Unnecessary U.S. visa rules in countries such as China, India cost us billions in tourist bucks
Posted on May 16, 2011
Living here in New York, it is all too easy to conclude that America has no shortage of tourists from around the planet. But actually, the U.S. is getting its clock cleaned in the competition for foreign visitors.
While global travel by tourists and students and for business expanded over the past decade, America welcomed 2.4 million fewer travelers in 2009 than in 2000, costing a half-trillion dollars in revenue and 400,000 travel industry jobs.
The trend serves no one, least of all tourist-dependent New York, and must be reversed. The government has a big role to play – particularly the State Department, whose visa programs seem designed to drive away visitors.
The U.S. allows tourists and short-term business travelers from 36 countries – mostly in Western Europe – to hop on the next plane and enter the country without a visa. Elsewhere, would-be comers must apply for permission to walk on American soil for up to 90 days.
There’s a sound reason for the visa requirement: to bar illegal immigration by people who enter under the pretense of travel and then never leave. But there is no sound reason to operate a system that severely discourages visa applications.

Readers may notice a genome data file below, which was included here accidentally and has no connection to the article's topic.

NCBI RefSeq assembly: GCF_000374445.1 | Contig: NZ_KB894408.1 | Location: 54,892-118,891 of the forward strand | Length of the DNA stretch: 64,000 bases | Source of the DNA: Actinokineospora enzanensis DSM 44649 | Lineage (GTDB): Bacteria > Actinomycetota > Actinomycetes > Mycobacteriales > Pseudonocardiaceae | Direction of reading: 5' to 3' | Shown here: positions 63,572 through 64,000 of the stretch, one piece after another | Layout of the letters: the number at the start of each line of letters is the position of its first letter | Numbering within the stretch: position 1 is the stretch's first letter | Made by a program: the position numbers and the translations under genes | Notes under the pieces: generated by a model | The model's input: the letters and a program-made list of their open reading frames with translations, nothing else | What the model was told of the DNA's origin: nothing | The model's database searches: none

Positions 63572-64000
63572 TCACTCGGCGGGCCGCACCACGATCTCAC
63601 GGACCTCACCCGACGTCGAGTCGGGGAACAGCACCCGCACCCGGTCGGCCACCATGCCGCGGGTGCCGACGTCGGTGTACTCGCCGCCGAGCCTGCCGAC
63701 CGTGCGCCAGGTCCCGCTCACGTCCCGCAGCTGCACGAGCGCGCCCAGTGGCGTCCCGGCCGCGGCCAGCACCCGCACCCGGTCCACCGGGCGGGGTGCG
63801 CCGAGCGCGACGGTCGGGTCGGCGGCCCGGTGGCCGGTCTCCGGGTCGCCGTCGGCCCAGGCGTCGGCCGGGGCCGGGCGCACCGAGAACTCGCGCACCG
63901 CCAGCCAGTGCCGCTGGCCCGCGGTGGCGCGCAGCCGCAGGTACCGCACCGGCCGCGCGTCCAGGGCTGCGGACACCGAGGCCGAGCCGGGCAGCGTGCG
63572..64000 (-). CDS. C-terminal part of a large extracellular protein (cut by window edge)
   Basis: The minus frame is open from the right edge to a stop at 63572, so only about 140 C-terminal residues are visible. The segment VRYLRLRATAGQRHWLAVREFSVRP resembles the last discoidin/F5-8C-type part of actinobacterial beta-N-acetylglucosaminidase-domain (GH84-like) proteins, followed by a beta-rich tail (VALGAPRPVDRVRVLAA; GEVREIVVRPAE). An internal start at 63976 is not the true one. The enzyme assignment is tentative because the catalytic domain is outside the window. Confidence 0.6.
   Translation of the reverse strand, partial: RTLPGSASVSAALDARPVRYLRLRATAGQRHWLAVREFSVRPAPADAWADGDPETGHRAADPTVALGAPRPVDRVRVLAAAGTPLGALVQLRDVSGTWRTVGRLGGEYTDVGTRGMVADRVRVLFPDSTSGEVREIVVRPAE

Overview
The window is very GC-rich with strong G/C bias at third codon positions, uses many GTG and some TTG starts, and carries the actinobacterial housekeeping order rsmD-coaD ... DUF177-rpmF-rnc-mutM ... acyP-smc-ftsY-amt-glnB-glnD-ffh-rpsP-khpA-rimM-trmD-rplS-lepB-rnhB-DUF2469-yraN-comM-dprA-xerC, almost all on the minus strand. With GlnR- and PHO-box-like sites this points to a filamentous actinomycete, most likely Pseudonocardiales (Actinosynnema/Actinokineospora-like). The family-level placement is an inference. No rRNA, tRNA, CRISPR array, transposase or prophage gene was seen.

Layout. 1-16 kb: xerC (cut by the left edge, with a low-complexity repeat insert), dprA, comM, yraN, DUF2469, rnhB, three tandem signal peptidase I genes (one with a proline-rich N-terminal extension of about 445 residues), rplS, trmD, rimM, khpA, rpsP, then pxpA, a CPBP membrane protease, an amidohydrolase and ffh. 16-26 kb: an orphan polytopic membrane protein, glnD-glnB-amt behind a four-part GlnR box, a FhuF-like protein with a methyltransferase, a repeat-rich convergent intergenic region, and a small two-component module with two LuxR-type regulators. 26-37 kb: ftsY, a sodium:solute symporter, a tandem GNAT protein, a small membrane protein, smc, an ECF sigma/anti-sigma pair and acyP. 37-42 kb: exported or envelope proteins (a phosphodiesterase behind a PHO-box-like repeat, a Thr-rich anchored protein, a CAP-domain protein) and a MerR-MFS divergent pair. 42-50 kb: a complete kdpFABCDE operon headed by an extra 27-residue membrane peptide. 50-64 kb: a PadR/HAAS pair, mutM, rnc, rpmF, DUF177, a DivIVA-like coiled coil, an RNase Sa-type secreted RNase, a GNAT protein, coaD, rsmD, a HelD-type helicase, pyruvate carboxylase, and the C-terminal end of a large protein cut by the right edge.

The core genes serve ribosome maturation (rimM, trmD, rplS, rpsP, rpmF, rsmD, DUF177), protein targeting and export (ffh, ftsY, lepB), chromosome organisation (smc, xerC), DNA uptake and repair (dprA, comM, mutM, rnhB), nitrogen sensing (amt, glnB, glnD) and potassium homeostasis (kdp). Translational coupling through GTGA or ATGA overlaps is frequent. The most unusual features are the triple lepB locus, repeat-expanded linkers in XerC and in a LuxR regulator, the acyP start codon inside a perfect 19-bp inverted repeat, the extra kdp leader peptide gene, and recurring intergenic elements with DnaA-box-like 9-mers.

As but two examples, consider what’s happening in China and Brazil – rapidly modernizing, increasingly wealthy countries that are generating ever larger amounts of travel.
China has 450 cities of more than half a million people, but only three have U.S. consulates that conduct visa interviews. Brazil, which is the size of the contiguous U.S. and has a population of 200 million, has a total of four American consulates.
Just to get an appointment at an American consulate, a Brazilian may have to wait as many as 142 days. Much easier to vacation in Paris, since the French waive visa requirements for Brazilians.
Brazilians who do come to the U.S. spend $5,114 per visitor – well above the 2009 average of $2,580 per overseas tourist. Meanwhile, the average Chinese tourist spends $7,000 on our shores.
Of course, faced with onerous visa restrictions, that tourist is in the minority to begin with: Of the 30 million Chinese who traveled abroad in 2009, a measly 735,000 came to the United States.
The tourism industry is rightly pressing the government to open more consulates in high-interest countries like Brazil, China and India while upgrading the consulates the U.S. does have to meet increased demand. That would mean installing video conferencing technology and boosting staffing. Since visa applicants pay a $140 fee, increased access traffic could essentially pay for itself.
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